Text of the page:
Are You the Next Hero?

Heroes do what needs to be done in times of great need.


Heroes are people who are disciplined in learning, accept tough challenges, always stay calm, and think quickly about how to solve a problem. A crisis doesn’t create heroes – it reveals them!

In 1970, Glynn Lunney had just checked into his regular shift at NASA’s Mission Control in Houston overseeing Apollo 13. Just after 9 PM, a message came, “Houston, we have a problem here.” There had been an explosion in an oxygen tank that knocked out the primary electrical power in the moon-bound spacecraft. Panic quickly emerged. How do you solve a problem 250,000 miles from Earth?

Glynn Lunney was only 33 years old. He knew something had to be done quickly. He designed a plan that saved the lives of the astronauts, the Apollo 13 mission, and the reputation of the space program for the U.S.A. Everyone said that Lunney “brought calm to the situation” when he revealed his plan that worked.

Lunney’s plan was that his flight team shut down power to the command module and move the three astronauts to the much smaller lunar module (designed for two people) to conserve the battery power needed to reenter the Earth’s atmosphere and deploy parachutes. After three and a half days in temperatures barely above freezing, the crew returned to the command module, which had a heat shield to protect it from the scorching temperatures experienced during reentry. The lunar module was jettisoned, and the aircraft safely splashed down into the Pacific on April 17.

Glynn Lunney died on March 19, 2021. Even though he received the Presidential Medal of Freedom, he has probably never been recognized for the great leadership he exhibited in that mission. That’s the way heroes act.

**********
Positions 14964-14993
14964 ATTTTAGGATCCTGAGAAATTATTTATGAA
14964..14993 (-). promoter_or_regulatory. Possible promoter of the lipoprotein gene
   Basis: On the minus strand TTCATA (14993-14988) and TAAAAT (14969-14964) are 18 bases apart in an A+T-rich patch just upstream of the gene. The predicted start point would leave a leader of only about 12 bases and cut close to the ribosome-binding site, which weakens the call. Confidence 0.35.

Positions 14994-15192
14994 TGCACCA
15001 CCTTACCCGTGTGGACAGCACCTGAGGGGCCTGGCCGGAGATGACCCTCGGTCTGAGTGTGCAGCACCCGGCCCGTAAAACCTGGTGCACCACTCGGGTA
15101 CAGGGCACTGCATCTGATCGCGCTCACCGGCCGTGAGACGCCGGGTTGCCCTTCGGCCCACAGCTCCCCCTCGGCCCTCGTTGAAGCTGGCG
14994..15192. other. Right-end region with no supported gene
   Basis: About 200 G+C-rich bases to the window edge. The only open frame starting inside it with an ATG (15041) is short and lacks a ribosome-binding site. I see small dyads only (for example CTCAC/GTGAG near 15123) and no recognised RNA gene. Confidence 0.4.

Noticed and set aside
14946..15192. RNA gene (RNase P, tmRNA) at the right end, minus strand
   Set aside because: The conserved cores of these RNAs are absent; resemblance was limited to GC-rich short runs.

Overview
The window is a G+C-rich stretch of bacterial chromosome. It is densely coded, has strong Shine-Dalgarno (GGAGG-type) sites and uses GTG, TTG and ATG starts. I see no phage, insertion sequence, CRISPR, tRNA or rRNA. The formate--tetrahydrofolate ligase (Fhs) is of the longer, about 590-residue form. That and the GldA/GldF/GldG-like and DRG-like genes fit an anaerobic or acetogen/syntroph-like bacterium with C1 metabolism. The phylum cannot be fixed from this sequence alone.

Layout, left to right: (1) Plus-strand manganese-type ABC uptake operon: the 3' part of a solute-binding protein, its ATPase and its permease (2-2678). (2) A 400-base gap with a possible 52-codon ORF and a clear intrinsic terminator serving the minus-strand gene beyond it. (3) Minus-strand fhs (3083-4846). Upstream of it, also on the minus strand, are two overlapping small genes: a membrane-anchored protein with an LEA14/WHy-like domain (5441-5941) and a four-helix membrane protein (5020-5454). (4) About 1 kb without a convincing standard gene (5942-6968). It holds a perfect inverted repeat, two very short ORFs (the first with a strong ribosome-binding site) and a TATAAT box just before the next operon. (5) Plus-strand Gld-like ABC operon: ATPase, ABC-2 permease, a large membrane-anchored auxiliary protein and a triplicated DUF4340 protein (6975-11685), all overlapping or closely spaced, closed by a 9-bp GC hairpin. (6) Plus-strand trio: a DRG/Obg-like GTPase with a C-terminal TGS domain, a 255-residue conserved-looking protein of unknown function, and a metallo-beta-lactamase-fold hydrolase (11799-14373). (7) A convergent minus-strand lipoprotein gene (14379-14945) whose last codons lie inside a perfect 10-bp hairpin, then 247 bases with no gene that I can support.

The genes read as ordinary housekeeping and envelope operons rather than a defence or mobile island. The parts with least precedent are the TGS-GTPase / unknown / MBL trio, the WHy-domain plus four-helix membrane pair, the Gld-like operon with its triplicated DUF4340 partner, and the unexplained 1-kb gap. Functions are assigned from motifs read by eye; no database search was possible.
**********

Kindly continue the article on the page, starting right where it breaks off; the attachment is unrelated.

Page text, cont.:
One day, God picked a young boy named David to face an impossible situation. (1 Samuel 17: 20-52) In order to survive, Israel had to find somebody to go and fight a nine-foot giant, Goliath.

David was ready. He had been practicing with his sling while watching his father’s sheep. He accepted the responsibility to face the giant. He didn’t run away, but he “ran straight towards the giant.” (v.48)

Heroes face the situation. But he didn’t face it by himself. He said, “I have come in the name of the Lord.” (v.45) He knew his God had protected him from the bear and the lion, and He would certainly protect him from this little giant. (v.37) Look what he and God together did!

For what is God preparing you? Often, you can’t pick the time and the date when you have to step up and lead. Heroes are always ready to be revealed! “Be strong and courageous! Do not be afraid and do not panic before them. For the Lord your God will personally go ahead of you. He will neither fail you nor abandon you.” (Deuteronomy 31:6)

I’m proud to be a part of a tradition of faith that has a hero like David. I’m proud to be an American that enjoys success today because of heroes like Glenn Lunney. I’m excitedly waiting to see who else God is raising up for specific situations. God’s heroes today are not wearing capes – they’re preparing, trusting, and following Him.

Where will your preparation intersect with God’s opportunity for your heroism to be revealed?

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